How to Choose the Right Password Manager

Password Manager

We’ve all become acquainted with passwords regardless of age or work status. Whether for an email account or your social media page, passwords are the first layer of safety and are essential in maintaining security and privacy.

With so many accounts and just one brain to memorize all the passwords, we usually set one password and use it for all accounts. Though it’s a common practice, it increases the chances of your accounts being vulnerable to hackers. All they need is one combination, and they have the keys to all your locks. This is where password managers come into play.

We have taken the time to cover the following on this article;

  • How to Choose the Right Password Manager
  • How to choose the right password manager android
  • Why use a password manager
  • Bitwarden
  • Best password manager
  • Should i use a password manager
  • 1password
  • Google password manager
  • How do password managers work

What Is a Password Manager?

A password manager is like a key master. It’s a software application that securely stores all your online credentials and saves you the trouble of remembering them. It allows the use of strong, unique passwords for all your accounts and their automatic retrieval whenever necessary.

A robust password manager should also employ advanced security measures, such as integration with Software Composition Analysis (SCA) tools, ensuring that the password manager is built upon secure and trusted components, protecting sensitive information. You can find additional insights on the topic through reputable sources like JFrog, known for its DevOps solutions expertise.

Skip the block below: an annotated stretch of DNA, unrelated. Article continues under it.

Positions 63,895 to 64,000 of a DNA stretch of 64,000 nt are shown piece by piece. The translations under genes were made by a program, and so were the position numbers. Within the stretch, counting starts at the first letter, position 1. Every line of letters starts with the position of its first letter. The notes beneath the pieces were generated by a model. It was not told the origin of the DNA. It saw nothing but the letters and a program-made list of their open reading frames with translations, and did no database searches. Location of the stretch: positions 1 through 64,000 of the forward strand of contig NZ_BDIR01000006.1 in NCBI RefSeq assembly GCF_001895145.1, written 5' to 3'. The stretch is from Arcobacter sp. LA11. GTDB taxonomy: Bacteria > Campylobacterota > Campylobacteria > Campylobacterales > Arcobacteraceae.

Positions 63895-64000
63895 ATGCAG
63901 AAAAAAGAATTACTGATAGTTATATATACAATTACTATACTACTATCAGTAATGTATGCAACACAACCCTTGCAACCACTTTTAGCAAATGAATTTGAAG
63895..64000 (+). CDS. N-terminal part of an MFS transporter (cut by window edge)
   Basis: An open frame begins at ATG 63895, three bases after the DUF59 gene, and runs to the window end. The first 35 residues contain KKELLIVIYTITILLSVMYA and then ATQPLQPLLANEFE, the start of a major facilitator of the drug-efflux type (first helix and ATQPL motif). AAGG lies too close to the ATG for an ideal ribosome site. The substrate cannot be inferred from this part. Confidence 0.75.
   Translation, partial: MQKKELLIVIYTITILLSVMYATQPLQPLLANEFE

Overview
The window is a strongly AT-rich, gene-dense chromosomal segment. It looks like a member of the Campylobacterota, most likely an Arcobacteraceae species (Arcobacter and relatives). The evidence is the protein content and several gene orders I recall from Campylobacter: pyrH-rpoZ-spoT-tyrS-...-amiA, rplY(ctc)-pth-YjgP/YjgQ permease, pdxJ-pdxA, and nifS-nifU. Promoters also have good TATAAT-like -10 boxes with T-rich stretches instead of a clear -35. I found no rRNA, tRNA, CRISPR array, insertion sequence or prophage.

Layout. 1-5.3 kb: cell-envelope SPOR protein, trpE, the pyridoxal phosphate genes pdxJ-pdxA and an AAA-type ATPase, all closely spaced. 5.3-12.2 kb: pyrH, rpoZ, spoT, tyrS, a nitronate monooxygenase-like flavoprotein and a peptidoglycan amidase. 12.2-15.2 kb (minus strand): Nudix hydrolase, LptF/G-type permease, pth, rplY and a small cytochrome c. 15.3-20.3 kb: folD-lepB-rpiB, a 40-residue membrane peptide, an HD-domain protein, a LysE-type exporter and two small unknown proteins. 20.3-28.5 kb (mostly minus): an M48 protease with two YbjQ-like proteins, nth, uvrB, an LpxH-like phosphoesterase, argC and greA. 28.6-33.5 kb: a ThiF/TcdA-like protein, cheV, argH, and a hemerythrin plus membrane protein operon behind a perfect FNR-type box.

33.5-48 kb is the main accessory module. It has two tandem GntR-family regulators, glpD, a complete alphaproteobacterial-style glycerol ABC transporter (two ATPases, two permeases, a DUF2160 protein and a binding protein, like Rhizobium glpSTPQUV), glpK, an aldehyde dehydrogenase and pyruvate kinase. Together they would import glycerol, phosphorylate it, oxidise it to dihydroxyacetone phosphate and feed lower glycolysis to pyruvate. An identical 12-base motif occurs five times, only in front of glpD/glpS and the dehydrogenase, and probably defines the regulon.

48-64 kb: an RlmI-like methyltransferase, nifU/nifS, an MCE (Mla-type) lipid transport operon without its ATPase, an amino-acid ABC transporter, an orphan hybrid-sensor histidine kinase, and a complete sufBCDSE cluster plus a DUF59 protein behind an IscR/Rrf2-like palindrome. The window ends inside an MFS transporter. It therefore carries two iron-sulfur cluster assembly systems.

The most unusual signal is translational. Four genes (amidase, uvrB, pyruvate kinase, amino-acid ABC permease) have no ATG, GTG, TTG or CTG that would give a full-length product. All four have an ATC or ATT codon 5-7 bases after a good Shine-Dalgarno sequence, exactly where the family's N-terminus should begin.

Why Do You Need a Password Manager?

Now arises the question of why use one anyway? No one likes the prospect of their privacy being breached. The more new websites and platforms spring up, the greater the chances of theft and people trying to violate your privacy. Since the manager creates encrypted passwords and secures them in a vault, it means a dual or even triple layer of security. It’s not just for personal use; several big firms and businesses also use it to protect their important files online and ensure secure file transfers.

What Features Should You Consider in a Password Manager?

There are several password-managing software out there, and each is unique. However, when choosing one, there are some factors that you should always take into account.

1.     Compatibility

People don’t always have a single device. It’s usually a combination of phones, laptops, and computers. Hence, they use their accounts on multiple devices, and all of these need not necessarily have the same operating system. Your phone might have Android or Ios; similarly, your laptop or PC might have Windows or Mac OS.

When choosing a password manager, examine whether the application has multi-platform support that can automatically sync across devices. You don’t want to be dependent on just one device.

2.     Password Generation

One main reason for choosing a password manager is to have unique passwords for different accounts. The software generates a random combination of numbers, alphabet, and special characters to make a strong password. Ensure that the manager you’re going for allows you to tailor the strength of the generated password.

It should use a CSPRNG (cryptographically secure pseudo­-random number generator) or a TRNG (true random number generator).

3.     Secure Encryption and Vault Location